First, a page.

In the eye of the beholder: the art of evolution

The artwork

In response to Darwin’s iconic description of the development of the eye, the visual artist Franziska Schenk will draw on novel biomimetic techniques and paint technology to create artworks inspired by the eyespots on iridescent butterfly wings. Mirroring the process of evolution, latest colour-shifting nano-particles and innovative reproduction techniques will be employed to create successively ‘modified’ variations of the ‘same’ eyespot painting. In tandem, the complex interrelationship between the evolution of colour, camouflage, display and perception are artistically explored. The resulting series of interrelated paintings will form the centrepiece of exhibitions and public engagement activities in the Year of Darwin and beyond.

Biomimetics

 Having worked on adapting the technology from its inception, Ms Schenk will draw on and extend her expertise in utilising cutting-edge iridescent nano-particles, currently restricted to industrial usage. Analogous iridescence-inducing structures have existed in butterflies for thousands of years. The insects can therefore teach us how to best employ the challenging new medium. With the aid of biomimetics, the aim is to develop closely related, yet slightly differing multiples of an original painting that, like iridescent butterflies, fluctuate in perceived colour.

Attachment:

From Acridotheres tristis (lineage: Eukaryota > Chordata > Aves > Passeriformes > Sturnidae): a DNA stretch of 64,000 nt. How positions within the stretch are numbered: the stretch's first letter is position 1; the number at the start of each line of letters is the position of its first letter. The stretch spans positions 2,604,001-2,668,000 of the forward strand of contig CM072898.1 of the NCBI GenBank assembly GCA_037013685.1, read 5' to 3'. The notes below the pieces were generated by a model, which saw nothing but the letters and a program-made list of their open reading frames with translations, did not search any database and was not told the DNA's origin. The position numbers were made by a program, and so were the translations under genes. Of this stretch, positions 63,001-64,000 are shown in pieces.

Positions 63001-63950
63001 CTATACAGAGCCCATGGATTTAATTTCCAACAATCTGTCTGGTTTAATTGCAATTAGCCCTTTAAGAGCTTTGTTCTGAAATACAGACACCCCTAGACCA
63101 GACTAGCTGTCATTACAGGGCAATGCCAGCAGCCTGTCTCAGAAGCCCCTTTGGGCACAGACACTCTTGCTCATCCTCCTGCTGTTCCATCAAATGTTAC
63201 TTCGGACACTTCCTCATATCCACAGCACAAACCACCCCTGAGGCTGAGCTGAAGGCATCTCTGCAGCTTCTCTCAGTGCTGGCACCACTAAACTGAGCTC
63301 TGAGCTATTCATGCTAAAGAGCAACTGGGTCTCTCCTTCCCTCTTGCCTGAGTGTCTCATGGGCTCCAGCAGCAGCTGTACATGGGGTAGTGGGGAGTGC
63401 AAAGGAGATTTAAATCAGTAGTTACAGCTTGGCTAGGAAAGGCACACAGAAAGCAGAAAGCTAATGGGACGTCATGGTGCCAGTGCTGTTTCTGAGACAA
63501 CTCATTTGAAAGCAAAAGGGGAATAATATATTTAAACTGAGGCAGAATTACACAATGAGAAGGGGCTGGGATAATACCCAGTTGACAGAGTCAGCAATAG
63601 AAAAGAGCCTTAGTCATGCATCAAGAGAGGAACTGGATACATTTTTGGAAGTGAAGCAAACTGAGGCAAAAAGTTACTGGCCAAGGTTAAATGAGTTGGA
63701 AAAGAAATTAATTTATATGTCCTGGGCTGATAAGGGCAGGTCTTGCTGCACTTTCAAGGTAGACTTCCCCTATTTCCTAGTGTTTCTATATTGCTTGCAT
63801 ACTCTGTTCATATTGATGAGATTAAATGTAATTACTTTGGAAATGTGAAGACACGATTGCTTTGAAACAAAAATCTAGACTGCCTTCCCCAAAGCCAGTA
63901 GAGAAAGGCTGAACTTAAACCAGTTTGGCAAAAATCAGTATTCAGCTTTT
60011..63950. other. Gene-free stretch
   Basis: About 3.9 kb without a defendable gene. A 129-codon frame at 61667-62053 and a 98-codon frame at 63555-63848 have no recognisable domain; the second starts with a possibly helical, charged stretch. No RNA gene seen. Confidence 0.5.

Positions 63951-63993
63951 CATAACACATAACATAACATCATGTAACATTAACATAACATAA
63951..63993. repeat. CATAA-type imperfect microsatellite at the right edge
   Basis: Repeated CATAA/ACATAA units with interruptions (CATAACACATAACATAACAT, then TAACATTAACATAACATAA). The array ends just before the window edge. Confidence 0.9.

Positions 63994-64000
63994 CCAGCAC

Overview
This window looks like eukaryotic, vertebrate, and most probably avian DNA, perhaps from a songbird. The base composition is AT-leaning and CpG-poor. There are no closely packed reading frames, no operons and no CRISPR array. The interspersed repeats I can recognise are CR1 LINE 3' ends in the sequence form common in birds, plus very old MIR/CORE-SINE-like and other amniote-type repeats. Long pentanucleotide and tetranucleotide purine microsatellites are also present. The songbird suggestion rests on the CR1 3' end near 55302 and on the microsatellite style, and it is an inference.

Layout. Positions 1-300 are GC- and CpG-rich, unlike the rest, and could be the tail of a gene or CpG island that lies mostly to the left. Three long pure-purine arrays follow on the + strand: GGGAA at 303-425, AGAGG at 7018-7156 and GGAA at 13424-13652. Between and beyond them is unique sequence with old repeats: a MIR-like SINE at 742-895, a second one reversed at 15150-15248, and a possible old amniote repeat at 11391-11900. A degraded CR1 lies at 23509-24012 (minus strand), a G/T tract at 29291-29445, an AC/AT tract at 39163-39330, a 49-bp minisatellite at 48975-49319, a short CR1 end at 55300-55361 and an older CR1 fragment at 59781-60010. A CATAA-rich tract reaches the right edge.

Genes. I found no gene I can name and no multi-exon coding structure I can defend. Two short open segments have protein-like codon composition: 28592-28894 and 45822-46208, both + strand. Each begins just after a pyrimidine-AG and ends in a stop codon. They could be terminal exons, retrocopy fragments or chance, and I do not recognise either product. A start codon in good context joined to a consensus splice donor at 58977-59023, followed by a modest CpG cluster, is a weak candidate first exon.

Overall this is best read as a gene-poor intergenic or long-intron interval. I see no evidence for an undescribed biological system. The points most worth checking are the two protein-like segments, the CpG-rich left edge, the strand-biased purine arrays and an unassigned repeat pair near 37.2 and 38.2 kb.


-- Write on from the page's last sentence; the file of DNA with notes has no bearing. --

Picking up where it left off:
The new body of work will mark a further step in the artist’s quest to introduce flow, movement, transience and an evolutionary element into painting - traditionally a stationary medium.

Evolution

 The project’s immediacy to biology is evident in both animal coloration/display and in the evolutionary development of the eye. Colour adaptation, eye development and perception are inextricably linked. Butterfly eyespots benefit the insect by tricking the eye of (and so warding off) predators. Since Darwin first described a sequence of eye development, molecular genetics has shed much light on the actual genes and biochemical pathways involved. Extensive work on the development of eyespots is currently being undertaken in the emerging field of evolutionary developmental biology (Evo-Devo). Crucially, given its profound implications well beyond biology, evolutionary theory offers a bridge between art and science – one the artist is exploring .

This project is part of the Wellcome Trust's The Art of Darwin Initiative

S elected work was shown as part of Evolution of Evolution – a themed exhibition at Glasgow Science Centre (June 09).